Wednesday, August 02, 2006

Union activist from POSCO struggle dies from police injuries

UPDATE (Aug. 8th): Here's the link to an ICFTU article condemning the police attack. They claim that with a US 6 Billion dollar profit last year, POSCO can well afford to negotiate. Meanwhile, the Hankyoreh reports that strikes in POSCO's home town of Pohang continue to escalate, as does the police reaction.

I had been joking to friends a while back that I hadn't seen the 1001 brigade of riot police at the FTA protests so I knew it was okay to attend without serious threat. I was curious where they were anyway but later found out when I watched footage from the suppression of the POSCO solidarity protests in Pohang that same week. I've written briefly before about the 1001 (and some of the other squads numbered in the low 1000s) and their sordid history: it seems they are the ones who have inflicted the most violence on protestors, causing, in many cases, irreparable damage, even death. Our reports on the deaths of farmers during last fall's rice liberalization protests you can see in our december archives. The South Korean media has also covered some of their tactics, such as sharpening metal sheilds, etc, and there have been inquiries before. Following the brutal suppression of a non-violent protest by Daewoo Union organizers, stock footage of the 1001 was used in the British Zombie film 28 days later: in that scene where they infect the apes with 'rage'.

I think it is time for a caimpaign to get rid of the 1001 itself, as well as the other quasi mafia-ish units that do similar work. Actually, I'm really curious to how this group was formed and recruited. It doesn't seem to be the ordinary conscript riot police but a special anti-labour crack squad. Anyways, I'm reprinting the news from today's Hankyoreh below:

The Death of a Labour Union Protestor

A laborer who took to the streets demanding better working conditions has died. Ha Jung-geun was part a demonstration in support of the Pohang Construction union's sit-in at POSCO headquarters when he was injured while police forcibly dispersed the gathering, and on Tuesday he lost his struggle to stay alive. Labor activists say his brain was injured when he was hit with a police shield. The police say that is not what happened. There will have to be an inquiry, but no one can claim with any confidence that his death is unrelated to harsh working conditions and the way the authorities handled the situation.

It is the police's hard-line response that led to this tragedy. Others at the same demonstration say all of a sudden that the police attempted to disperse the event by force. The union had gone ahead with the demonstration, despite a police decision not to permit it, but the police nevertheless should have been careful enough to make sure no one was hurt. Have they forgotten how the superintendent of the National Police Agency had to step down after two farmers lost their lives in the course of the "farmers' assembly" held late last year? Law and order are important, but people's lives still have to be held precious. Otherwise police authority loses legitimacy and becomes no different than simple violence.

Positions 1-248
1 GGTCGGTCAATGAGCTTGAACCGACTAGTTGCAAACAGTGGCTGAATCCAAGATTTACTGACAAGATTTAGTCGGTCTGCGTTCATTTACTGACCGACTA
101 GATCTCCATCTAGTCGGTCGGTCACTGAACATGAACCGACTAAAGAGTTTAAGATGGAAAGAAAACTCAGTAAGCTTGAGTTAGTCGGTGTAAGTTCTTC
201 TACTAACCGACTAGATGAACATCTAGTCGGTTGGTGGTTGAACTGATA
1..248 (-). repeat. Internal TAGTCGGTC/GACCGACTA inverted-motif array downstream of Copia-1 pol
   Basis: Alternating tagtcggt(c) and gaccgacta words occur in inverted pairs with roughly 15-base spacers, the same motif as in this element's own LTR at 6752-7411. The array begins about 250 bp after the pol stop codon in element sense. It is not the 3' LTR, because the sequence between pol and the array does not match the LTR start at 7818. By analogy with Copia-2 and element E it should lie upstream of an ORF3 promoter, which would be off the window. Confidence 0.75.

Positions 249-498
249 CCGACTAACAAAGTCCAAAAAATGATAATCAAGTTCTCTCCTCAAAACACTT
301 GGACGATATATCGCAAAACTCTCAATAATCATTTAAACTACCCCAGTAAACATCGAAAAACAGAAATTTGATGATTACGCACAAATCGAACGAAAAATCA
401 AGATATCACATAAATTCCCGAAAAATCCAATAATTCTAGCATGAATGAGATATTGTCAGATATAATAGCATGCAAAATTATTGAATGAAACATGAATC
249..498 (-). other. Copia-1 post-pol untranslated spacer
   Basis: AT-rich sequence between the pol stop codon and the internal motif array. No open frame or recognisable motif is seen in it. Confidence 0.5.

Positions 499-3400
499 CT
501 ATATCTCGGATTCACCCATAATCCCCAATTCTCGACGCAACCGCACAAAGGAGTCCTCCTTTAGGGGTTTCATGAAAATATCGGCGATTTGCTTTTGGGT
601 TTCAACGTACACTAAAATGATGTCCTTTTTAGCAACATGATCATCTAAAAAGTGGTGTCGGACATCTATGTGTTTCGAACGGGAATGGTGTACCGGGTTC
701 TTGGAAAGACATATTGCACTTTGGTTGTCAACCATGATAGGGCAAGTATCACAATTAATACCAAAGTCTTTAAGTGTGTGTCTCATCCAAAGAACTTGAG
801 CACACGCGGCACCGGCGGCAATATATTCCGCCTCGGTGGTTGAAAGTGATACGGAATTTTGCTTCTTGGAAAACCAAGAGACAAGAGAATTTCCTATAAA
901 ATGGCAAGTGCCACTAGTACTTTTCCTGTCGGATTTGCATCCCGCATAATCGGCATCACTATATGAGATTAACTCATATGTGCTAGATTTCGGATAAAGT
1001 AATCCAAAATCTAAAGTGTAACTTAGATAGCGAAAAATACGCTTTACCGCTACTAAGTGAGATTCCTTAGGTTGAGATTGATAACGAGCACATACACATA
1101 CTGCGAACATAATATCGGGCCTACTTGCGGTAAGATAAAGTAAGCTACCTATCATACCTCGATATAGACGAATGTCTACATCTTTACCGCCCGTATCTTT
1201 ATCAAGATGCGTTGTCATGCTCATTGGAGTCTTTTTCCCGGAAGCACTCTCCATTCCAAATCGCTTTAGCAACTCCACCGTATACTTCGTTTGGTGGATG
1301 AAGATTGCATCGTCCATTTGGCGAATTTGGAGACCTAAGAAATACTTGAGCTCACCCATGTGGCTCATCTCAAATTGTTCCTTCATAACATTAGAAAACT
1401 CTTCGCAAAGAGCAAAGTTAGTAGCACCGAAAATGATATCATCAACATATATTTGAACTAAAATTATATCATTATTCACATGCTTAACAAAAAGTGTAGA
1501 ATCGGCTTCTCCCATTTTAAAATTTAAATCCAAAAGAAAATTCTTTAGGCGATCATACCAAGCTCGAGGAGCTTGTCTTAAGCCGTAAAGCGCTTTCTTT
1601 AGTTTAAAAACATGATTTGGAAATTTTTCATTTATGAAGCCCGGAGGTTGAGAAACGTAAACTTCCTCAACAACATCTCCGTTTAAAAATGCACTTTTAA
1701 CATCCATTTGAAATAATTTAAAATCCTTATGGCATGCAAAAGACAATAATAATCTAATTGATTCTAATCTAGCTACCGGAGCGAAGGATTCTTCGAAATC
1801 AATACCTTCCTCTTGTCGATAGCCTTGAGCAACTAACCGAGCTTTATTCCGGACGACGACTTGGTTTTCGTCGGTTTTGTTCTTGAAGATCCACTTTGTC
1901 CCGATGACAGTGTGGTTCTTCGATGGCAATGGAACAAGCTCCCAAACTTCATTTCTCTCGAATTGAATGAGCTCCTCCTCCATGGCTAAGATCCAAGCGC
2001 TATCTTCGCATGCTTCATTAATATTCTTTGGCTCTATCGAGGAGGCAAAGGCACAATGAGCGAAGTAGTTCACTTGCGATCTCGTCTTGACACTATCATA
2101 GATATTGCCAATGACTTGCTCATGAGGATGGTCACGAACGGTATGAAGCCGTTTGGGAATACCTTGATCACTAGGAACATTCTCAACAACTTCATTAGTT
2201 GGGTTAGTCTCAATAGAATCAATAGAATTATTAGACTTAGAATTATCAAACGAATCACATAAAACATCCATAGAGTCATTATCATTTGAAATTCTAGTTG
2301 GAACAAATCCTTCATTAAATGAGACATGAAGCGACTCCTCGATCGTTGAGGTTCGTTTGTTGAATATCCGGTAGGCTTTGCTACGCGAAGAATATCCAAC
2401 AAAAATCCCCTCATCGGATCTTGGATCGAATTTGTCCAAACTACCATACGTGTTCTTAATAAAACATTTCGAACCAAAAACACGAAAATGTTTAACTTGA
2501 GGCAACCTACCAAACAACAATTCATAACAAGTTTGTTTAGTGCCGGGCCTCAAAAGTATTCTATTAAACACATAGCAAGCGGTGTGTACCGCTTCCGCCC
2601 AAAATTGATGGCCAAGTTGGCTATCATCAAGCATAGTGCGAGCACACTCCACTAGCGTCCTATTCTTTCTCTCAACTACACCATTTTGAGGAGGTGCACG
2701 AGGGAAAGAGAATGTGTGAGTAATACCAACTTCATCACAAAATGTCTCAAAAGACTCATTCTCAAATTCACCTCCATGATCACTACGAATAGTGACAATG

To keep Ha's death from having been in vain, there needs to be a thorough investigation, and the police have to be made responsible for their actions if they are found to be at fault. It really is time for a change in the police's problematic methods of dealing with demonstrations. The most fundamental solution would be to end the vicious cycle of fight-to-the-death demonstrations and the government's high-handed ways of dealing with demonstrators. We do not mean to say that it is entirely the government's fault that things get violent. However, it is the government that holds the key to ending the cycle, not labor activists. Workers whose livelihoods are already at stake do not have the physical and mental endurance it would take to end the cycle of violence. The government needs to set an example by trying not to upset these workers, and respond peacefully to protests.

The current high-handed way of dealing with the Pohang labor union needs to stop. Some 58 people have been formally arrested, more than any in a single incident under Roh Moo-hyun's government, and even more are being prosecuted. POSCO is getting ready to sue the union with a massive lawsuit. This attempt to completely destroy the union organization is only going to incite more serious resistance. It is the wrong approach, unless the goal is to wage a war on unions. The government needs to give some serious consideration as to how to end the cycle.

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